House called ‘Tranquility’


This was probably my high water mark as a designer and builder. I’d grown ip in construction work; it had seemed easy to become a builder, and I’d always loved architecture. I had a clearly thought out design ethic; I was averse to buildings that didn’t fit their environment. In older suburbs I worked in a style that was sympathetic, and in Byron Bay I considered that a regional style was appropriate.


When I built this house in the locked gate estate at 4/2 Alcorn Street I was in serious debt. Looking back it was an equal part dream and massive gamble; the payoff could be heaven or it could lead to a big crash and burn. In the final wash it was neither; it was an adventure strung out over a decade, and it cost me a fortune. Big money came and went like the tide but I see that ultimately I traded the chance to live a small life of financial security for a much bigger life of hardship and poverty.

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I designed and built one for a neighbour, and I’d designed the one for a Belgian writer next door. A local architect did the drawings for it but it was based on my concept and I managed to get paid for it. I was doing my own drawings; I’d taught myself to use transparencies; penciling it in and then inking it over. I’d hand colour the elevations for council. Those drawings were pretty, but they were very simple. My real skill was in my hands; if needs be I could build from scratch even without drawings. I could calculate roof rafters using trigonometry and stairwells using a calculator. As a craftsman my skill was starting to merge seamlessly with my ability to visualise. That didn’t make me an architect, but my work had presence; a pan-asian calm, with wide sheltering eaves, walkways and decks often fashioned from heavy boards.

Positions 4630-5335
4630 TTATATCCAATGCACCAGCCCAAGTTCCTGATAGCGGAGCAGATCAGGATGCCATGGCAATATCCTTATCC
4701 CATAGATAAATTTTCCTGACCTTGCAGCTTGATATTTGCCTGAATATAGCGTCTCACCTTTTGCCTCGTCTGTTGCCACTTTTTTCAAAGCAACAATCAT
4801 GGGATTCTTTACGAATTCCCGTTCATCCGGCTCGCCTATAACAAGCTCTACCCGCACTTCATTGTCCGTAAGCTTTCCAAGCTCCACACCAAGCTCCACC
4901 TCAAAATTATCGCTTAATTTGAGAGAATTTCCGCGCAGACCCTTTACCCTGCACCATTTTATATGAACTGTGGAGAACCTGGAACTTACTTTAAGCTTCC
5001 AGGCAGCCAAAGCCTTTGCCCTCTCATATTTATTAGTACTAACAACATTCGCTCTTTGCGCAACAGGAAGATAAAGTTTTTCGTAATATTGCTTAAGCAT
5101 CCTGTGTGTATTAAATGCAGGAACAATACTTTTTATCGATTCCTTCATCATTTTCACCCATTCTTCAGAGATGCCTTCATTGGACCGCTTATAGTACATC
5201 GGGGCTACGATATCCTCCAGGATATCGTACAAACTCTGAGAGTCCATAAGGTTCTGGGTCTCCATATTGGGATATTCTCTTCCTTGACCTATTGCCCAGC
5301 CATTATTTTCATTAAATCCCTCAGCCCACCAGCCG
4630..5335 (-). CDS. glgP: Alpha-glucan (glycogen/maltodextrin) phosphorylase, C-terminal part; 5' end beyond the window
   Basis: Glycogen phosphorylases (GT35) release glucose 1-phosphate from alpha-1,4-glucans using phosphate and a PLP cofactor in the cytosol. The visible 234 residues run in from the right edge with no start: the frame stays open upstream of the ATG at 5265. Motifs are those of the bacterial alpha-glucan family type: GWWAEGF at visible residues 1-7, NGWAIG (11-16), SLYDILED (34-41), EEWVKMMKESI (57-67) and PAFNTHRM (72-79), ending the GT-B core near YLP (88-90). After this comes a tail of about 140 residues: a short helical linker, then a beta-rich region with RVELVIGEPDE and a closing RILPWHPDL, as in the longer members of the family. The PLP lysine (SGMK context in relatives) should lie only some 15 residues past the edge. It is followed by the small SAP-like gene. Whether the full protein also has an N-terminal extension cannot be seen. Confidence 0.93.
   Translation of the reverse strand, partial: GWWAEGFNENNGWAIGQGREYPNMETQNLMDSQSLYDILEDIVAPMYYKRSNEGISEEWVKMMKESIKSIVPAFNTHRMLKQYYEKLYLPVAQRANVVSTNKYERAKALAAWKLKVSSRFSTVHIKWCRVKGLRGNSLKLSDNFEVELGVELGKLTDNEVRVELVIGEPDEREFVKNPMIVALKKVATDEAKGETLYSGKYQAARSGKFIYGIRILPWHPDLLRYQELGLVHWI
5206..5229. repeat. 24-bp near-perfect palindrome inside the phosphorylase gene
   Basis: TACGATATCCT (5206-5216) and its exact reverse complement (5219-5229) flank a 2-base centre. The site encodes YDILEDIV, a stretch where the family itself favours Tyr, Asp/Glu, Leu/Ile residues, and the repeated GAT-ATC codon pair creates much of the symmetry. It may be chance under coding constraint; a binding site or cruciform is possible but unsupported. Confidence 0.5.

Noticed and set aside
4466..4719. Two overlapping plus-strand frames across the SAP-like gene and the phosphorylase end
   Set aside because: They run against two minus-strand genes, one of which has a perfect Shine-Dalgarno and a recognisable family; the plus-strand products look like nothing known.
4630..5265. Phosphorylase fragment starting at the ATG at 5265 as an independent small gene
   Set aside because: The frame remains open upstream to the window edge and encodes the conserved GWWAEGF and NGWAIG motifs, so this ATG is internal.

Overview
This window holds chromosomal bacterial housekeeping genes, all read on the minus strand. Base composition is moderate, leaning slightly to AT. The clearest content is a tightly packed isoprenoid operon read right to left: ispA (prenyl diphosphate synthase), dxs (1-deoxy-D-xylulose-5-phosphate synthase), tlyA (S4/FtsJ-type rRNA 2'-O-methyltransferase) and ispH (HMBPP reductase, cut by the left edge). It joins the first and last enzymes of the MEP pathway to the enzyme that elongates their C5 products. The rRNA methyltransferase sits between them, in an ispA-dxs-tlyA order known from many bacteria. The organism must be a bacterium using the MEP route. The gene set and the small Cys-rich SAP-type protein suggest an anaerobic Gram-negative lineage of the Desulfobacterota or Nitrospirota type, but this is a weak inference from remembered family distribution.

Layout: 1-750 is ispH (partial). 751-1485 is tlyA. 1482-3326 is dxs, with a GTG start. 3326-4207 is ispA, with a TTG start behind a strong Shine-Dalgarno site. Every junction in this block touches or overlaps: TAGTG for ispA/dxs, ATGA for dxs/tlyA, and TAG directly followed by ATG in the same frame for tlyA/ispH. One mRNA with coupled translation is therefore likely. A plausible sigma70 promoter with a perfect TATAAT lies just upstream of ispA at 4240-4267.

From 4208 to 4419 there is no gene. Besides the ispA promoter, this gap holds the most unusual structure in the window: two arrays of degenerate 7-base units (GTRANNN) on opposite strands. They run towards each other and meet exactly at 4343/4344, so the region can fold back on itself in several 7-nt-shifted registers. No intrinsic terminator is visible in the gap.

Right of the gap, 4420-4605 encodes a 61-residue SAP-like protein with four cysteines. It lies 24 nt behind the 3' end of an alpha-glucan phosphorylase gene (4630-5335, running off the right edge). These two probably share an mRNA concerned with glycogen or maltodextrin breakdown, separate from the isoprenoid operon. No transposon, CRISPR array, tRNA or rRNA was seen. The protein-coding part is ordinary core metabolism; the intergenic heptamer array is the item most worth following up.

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Everything I did was rooted in a regional reference; roofs that handled wet seasons, glass that framed a garden view, a garden conceived as an extension of wilderness, interiors that were warm and complimented the natural world outside. Technically it had features that can’t be seen; fully insulated double layer flooring 70mmm thick, with an insulated cavity. It had feature walls of American Ash Veneer, built in robes that featured a different timber veneer in every room, African Wenge wall paneling in the Master bedroom, Quarter Cut Queensland Maple veneers to the kitchen, and an entry roofed in hand split Ironbark Roof Shakes (shingles are sawn, but shakes are spilt) that would last 100 years spilling into copper guttering.

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So I was set on a satellite hookup back then, but with only dial up speeds and a Gateway laptop I’d go on the internet. I was learning to use email then; a lot of technology was new and emerging. It was a struggle to become adept at it, especially in the isolated little world of a builder living in Byron Bay. The internet was whole new frontier and it was it was awash with wild propositions. I began using AutoCAD after this. I probably did my best work over just a few years; but it was terribly difficult to eke out a living from it. This house featured in Home Beautiful along with others. The pictures of my daughter and I probably mark some kind of high water mark in my life; I still had my strength; I felt promise, optimism, I felt respected, but sadly it wasn’t to last.

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